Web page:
Nadav Ivgi pointed out that CAT is still needed to solve the hashing problem when creating recursive smart contracts, but this means that features such as CTV and APO that focus on output introspection can also be combined with CAT to create recursive smart contracts. Ivgi believes that when combined with taproots functionality, validating the previous output with the next output can make smart contract scripts easier to write, and provides links to two recursive smart contract examples.
ZmnSCPxj agreed with Ivgi’s analysis and reiterated his concerns about the risks of enabling recursive smart contracts on Bitcoin, although he also pointed out in a follow-up post that recursive smart contracts may be safe because they are not actually Turing complete. Russell OConnor cited Andrew Poelstras article, describing how CAT itself, combined with existing Bitcoin functionality, is sufficient to create non-recursive smart contracts, and in theory, if added back to Bitcoin, it may also be able to create recursion on its own Smart contracts.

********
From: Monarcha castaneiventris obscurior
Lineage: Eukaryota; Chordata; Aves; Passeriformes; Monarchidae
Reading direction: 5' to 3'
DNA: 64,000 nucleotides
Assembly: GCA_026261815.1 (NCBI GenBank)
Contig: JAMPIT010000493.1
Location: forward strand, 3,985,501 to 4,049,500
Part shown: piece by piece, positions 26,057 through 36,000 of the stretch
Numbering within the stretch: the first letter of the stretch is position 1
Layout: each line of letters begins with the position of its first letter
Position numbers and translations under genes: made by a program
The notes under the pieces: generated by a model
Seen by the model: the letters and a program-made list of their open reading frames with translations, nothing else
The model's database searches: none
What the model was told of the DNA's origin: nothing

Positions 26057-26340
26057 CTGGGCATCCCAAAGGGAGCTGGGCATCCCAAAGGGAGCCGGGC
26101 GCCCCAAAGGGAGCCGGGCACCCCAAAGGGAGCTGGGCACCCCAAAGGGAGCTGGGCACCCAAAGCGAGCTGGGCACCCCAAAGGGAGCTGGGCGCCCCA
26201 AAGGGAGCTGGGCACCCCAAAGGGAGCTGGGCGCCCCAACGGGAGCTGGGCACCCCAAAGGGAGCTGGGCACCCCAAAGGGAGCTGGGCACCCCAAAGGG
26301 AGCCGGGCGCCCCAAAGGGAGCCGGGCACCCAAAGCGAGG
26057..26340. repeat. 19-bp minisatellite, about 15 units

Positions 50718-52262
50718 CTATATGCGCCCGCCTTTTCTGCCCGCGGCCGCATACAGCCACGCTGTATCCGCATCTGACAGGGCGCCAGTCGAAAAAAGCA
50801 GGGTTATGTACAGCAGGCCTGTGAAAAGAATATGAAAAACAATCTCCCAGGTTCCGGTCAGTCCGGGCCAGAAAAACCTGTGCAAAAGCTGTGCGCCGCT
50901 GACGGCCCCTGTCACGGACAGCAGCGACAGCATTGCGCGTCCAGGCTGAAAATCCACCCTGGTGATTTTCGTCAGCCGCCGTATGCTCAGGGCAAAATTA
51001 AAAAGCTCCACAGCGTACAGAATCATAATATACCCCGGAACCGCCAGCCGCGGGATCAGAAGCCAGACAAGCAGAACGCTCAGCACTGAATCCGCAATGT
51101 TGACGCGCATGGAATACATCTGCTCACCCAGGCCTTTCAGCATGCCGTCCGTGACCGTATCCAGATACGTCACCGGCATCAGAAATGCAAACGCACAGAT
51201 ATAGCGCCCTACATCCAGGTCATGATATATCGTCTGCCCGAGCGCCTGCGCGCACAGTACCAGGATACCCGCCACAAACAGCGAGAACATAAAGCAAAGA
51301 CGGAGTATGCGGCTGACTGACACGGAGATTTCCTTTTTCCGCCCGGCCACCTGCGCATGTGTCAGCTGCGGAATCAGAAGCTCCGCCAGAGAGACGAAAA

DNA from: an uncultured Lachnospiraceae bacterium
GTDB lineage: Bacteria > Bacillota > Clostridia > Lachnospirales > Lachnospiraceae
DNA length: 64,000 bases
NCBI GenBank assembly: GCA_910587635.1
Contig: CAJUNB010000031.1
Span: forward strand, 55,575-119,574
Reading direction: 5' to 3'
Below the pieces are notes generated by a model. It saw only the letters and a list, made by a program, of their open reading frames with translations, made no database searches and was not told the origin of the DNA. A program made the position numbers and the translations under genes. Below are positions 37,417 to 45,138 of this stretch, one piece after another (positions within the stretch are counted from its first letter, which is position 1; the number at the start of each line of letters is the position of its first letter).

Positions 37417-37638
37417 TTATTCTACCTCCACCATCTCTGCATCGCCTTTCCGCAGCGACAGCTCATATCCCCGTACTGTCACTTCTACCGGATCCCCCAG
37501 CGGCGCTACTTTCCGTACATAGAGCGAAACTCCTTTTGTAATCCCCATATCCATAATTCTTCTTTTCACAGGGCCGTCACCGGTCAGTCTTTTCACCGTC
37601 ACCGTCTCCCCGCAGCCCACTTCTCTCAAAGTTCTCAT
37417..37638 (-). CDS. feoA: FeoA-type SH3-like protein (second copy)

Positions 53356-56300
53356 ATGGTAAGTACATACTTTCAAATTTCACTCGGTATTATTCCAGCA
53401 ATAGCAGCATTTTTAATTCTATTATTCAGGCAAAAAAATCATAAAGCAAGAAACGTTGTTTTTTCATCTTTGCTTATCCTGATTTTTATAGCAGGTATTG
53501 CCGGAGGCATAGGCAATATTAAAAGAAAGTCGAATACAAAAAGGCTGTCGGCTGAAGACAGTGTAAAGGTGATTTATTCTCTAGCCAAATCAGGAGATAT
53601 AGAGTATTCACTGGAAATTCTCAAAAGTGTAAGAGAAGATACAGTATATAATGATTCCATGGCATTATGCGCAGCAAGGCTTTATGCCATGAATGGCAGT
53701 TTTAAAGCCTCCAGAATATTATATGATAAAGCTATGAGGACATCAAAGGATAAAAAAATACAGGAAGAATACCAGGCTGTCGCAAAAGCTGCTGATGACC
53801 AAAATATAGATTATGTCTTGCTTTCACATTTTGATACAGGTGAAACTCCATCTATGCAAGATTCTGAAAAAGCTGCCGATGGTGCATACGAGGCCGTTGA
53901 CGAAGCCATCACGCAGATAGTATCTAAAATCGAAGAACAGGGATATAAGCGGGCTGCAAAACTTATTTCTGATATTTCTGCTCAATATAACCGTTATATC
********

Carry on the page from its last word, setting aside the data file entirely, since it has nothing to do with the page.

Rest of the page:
In January, Anthony Towns launched Bitcoin Inquisition, a software fork of Bitcoin Core designed to run on the default signet and used to test proposed soft forks and other major protocol changes. As of late 2023, Bitcoin Inquisition has supported multiple proposals. In addition, PRs (pull requests) aimed at OP_CAT, OP_VAULT, and limiting 64-byte transactions have been submitted to its code base, which is expected to further expand this test platform. Function.
August 23, 2023, atOn the Lightning-Dev mailing list, Thomas Voegtlin proposed an idea for fraud proofs of expired backup states. Voegtlin pointed out that if the OP_CHECKSIGFROMSTACK (CSFS) and OP_CAT opcodes were added to Bitcoin in the form of a soft fork, it would be possible to use this fraud proof on the chain. The proposal triggered a lot of discussion, and Peter Todd pointed out that the basic mechanism is universal and not limited to LN, and may be useful in various protocols, but he also proposed a simpler mechanism, which will not be discussed here.